Academic journal article Entrepreneurship: Theory and Practice

Vision and Exchange in Intra-Family Succession: Effects on Procedural Justice Climate among Nonfamily Managers

Academic journal article Entrepreneurship: Theory and Practice

Vision and Exchange in Intra-Family Succession: Effects on Procedural Justice Climate among Nonfamily Managers

Article excerpt

We develop and extend fledgling literature on procedural justice climate and succession processes in family firms by focusing on the impact of family vision and exchange systems on procedural justice climate among nonfamily managers. Drawing upon social exchange theory, we argue that family involvement accompanied by a weak family vision will be associated with restricted exchanges in dominant coalitions, which will have a negative impact on procedural justice climate among nonfamily managers. Conversely, we suggest that family involvement with a strong family vision will be accompanied by generalized exchange, which should positively impact the procedural justice climate among nonfamily managers. We expect that the extent to which nonfamily managers work to support or hinder intra-family succession will be influenced by their collective perception of a positive or negative procedural justice climate.

Introduction

"I like Jim but, I got to tell you, he wouldn't be CEO if he hadn't been a family member. I met with the head of the nominating committee to tell him that Jim was the wrong choice for this business...." Nonfamily chief operating officer quoted in Lansberg (2007, p. 10l)

The above quote, from Lansberg's (2007) discussion of the personal tests family member successors must pass if they are to effectively take control of the family firm, suggests at least two important points concerning nonfamily managers and their influence during critical family business transitions. First, it conveys a conviction that the family successor, Jim, is unqualified for his position and that the succession process itself is procedurally unfair. Second, the nonfamily executive's declaration that he attempted to thwart the succession process indicates the impact that nonfamily members' negative perception of organizational decision processes might have on succession in family firms. While empirical family business succession studies and reviews of the succession literature indicate that a range of factors are important to fruitful transitions (e.g., Chrisman, Chua, & Sharma, 1998; Dyer, 1986; Handler, 1994; Lansberg, 1988), most family firm studies focus on characteristics of the incumbent or successor and, secondarily, on the impact of family relations. The impact of nonfamily managers' perception of the succession process has received far less attention.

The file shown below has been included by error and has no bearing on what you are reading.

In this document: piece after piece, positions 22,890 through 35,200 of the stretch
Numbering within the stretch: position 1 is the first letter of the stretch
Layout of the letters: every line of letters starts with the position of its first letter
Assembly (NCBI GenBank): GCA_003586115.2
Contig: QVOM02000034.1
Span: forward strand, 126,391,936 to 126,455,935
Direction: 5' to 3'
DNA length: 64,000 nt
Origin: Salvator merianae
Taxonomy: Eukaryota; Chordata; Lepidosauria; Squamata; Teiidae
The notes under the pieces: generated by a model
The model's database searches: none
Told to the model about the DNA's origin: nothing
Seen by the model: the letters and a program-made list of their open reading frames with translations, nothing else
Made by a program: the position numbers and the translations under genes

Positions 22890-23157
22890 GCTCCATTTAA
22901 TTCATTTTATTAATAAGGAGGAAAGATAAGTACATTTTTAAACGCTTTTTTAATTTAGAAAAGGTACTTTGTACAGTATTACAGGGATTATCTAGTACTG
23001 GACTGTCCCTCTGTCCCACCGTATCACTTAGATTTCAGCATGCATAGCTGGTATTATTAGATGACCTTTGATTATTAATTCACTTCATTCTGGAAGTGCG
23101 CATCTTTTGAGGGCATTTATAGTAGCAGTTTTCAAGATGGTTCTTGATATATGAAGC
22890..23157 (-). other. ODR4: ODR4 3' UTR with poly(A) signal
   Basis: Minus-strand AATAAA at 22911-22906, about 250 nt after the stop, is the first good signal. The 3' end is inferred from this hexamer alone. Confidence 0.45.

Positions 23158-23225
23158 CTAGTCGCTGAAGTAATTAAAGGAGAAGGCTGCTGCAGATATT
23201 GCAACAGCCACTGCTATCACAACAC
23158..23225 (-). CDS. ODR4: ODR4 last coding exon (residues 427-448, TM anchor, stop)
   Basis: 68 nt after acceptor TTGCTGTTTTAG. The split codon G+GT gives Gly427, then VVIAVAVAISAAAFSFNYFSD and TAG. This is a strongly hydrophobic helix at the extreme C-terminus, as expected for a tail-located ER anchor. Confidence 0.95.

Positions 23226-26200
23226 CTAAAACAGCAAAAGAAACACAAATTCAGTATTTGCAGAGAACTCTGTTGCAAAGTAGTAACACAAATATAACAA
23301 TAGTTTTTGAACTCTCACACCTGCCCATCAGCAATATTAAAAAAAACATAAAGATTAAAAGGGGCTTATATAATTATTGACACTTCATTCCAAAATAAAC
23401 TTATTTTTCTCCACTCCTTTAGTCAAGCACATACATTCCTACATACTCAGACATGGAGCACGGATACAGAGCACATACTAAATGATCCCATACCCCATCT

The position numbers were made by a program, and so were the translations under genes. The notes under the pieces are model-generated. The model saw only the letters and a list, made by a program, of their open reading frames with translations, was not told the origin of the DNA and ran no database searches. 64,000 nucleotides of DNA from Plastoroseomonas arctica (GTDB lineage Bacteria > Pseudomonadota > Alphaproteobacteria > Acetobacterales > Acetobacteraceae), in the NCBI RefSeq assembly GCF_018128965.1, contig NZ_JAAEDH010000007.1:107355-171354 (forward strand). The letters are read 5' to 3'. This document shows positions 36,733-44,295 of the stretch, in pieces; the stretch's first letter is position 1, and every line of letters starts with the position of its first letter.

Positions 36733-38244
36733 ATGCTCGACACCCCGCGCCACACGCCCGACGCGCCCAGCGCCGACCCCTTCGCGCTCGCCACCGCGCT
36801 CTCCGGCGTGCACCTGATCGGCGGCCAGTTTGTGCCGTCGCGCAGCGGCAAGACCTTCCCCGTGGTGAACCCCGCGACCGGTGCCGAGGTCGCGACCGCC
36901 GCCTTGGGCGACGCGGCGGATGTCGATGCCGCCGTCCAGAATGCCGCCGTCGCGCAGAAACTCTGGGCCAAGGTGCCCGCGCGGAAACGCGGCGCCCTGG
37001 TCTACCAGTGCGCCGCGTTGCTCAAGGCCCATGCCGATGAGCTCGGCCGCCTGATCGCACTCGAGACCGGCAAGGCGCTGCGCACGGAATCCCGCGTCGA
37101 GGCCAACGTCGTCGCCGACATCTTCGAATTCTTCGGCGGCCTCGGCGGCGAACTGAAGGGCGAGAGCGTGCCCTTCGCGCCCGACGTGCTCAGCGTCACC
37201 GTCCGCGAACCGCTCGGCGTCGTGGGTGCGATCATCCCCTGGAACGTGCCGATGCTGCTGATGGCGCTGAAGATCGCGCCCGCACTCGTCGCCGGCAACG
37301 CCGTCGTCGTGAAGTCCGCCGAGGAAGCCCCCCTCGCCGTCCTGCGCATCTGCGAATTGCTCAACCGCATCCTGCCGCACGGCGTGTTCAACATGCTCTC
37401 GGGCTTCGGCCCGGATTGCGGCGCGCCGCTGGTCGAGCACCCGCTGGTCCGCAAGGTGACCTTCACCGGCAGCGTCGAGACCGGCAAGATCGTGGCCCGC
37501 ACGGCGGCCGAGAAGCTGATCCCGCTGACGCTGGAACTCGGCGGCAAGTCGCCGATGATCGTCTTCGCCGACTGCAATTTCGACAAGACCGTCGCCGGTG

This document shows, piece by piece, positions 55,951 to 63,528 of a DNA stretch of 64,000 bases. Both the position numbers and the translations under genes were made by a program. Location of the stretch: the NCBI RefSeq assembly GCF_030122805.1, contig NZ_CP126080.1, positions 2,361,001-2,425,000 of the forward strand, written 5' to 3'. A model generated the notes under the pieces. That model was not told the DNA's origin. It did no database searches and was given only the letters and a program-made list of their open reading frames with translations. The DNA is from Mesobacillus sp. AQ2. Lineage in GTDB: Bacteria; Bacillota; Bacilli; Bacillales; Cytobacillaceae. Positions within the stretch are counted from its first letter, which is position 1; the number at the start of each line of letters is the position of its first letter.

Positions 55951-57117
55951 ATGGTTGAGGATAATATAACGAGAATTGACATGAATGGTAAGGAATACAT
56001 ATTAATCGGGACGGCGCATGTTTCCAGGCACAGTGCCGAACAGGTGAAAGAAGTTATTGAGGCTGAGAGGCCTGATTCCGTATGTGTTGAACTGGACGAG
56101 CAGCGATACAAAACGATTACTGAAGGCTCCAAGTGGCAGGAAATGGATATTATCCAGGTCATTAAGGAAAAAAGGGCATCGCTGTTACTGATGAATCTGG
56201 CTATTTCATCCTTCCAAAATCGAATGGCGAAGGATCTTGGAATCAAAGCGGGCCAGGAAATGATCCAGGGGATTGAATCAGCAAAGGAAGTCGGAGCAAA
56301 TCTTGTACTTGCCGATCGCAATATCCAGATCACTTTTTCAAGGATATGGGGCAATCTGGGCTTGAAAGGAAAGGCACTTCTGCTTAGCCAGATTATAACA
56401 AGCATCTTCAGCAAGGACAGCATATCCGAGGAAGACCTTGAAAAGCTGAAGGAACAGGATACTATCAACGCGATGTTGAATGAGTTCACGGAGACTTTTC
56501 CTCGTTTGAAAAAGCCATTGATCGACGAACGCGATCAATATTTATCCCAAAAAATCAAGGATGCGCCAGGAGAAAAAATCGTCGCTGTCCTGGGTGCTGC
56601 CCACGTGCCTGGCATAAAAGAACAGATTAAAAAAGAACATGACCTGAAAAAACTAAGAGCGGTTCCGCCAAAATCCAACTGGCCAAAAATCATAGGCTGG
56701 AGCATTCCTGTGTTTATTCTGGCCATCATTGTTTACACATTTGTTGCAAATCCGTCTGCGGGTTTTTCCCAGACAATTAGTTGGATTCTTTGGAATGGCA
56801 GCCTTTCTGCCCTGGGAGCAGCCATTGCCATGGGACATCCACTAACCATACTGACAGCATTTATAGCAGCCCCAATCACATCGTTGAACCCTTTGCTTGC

Recent conceptual reviews of the family firm succession literature (e.g., De Massis, Chua, & Chrisman, 2008; Le Breton-Miller, Miller, & Steier, 2004), anecdotal evidence (e.g., Bruce & Picard, 2006; Goldberg, 1997; Lansberg, 1988), and a handful of empirical works (e.g., Cabrera-Suarez, 2005), however, have suggested that poor relations between a successor and the family firm's nonfamily management team can hamper if not prevent intra-family succession. Indeed, De Massis et al. (2008) discuss lack of trust and commitment among nonfamily managers as a significant factor contributing to succession failure. More specifically, Cabrera-Suarez's (2005) study examining seven family firms involved in transgenerational succession found important connections between the attitudes and perceptions of nonfamily managers and the degree of succession effectiveness, as defined by the actual installation of a successor in the formal leadership role, satisfaction of process participants, and post-succession financial performance. Although primarily focusing on more traditional variables (i.e., incumbent/successor traits), Cabrera-Suarez found that in each successful passage nonfamily managers had been empowered and were included in the entire succession process. In contrast, family businesses characterized by less successful successions tended to have nonfamily managers who were limited in their professional development, and who, consequently, obstructed the successor's development and opposed the intra-family succession. Similarly, Poza, Alfred, and Maheshwari's (1997) earlier empirical study suggests that nonfamily managers are less likely to perceive that decision processes for succession are the same for family and nonfamily managers and more likely to be dissatisfied when policies are not equally applied. …

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